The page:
Everyone seems to agree that getting healthier food to low-income families is important, but a new survey shows that they don't really need it.
How can we change the way America eats? If there is one thing most people agree on, it's that we need to make healthy food more accessible and affordable to low-income families.
Or do we? A new survey from Share Our Strength's Cooking Matters program challenges a piece of the conventional wisdom. The poll of 1,500 families revealed that most low-income families are satisfied with the availability of good food. Seventy-seven percent of urban families were satisfied with their options, versus 69 percent of rural families. The greater obstacles to healthy meals are planning skills, time and, yes, price.
According to the survey:
- Families with a stay-at-home mom or an unemployed parent are far more likely to prepare healthy from-scratch meals. An at-home parent makes dinner from scratch 4.4 times per week versus 3.6 for families where the adult(s) are employed full time. Homemakers, the unemployed, and disabled were more likely to agree that that cooking healthy meals was a realistic goal than those that worked full time.
- Families that regularly budget and plan for meals before shopping -- using a written grocery list, for example -- are the same families who eat healthy, balanced or made-from-scratch dinners most days of the week. Families that always or often plan are significantly more likely to provide healthy meals five or more times a week. However, overall, 35 percent and 55 percent of survey respondents, respectively, don't regularly use written grocery lists or plan meals before going to the store.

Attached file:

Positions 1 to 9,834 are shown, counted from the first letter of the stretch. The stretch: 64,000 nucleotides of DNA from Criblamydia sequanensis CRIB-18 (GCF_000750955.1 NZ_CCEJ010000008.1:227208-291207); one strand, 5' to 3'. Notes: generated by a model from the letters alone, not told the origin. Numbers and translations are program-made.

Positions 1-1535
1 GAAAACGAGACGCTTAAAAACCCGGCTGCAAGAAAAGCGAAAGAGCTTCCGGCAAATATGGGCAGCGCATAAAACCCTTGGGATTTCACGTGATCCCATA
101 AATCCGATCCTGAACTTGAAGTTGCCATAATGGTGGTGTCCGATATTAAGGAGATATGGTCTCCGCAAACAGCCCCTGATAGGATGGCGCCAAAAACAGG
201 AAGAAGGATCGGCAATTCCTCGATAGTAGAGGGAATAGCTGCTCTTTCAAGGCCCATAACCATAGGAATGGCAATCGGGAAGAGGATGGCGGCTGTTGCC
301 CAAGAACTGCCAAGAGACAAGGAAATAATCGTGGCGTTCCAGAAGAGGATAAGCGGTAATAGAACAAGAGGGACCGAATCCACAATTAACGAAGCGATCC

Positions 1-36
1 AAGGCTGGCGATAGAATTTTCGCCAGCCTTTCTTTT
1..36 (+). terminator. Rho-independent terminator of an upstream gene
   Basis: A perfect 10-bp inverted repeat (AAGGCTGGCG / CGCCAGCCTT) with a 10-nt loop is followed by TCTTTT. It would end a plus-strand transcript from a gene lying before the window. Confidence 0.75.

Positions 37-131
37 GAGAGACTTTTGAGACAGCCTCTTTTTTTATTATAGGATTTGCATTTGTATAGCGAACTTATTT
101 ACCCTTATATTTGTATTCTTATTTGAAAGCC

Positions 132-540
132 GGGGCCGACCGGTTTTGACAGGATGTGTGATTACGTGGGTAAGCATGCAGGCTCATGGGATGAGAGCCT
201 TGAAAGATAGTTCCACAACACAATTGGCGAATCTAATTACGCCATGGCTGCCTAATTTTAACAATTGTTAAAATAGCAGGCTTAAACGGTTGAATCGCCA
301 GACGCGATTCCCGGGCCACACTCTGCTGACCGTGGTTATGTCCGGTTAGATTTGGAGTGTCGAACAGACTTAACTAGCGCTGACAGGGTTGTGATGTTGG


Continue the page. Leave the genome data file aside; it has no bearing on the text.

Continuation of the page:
- Price is a factor. One in four families report choosing less healthy foods often or always because of price. But, the report smartly notes that this can be overcome by educating families about the benefits of canned and frozen fruits and vegetables, which cost a fraction of what fresh ones will run you and don't rot in the crisper drawer. While 81 percent of families said that fresh produce was extremely healthy, just 32 percent of parents rated frozen fruits and vegetables as extremely healthy and only 12 percent said that canned ones offered great nutritional benefits.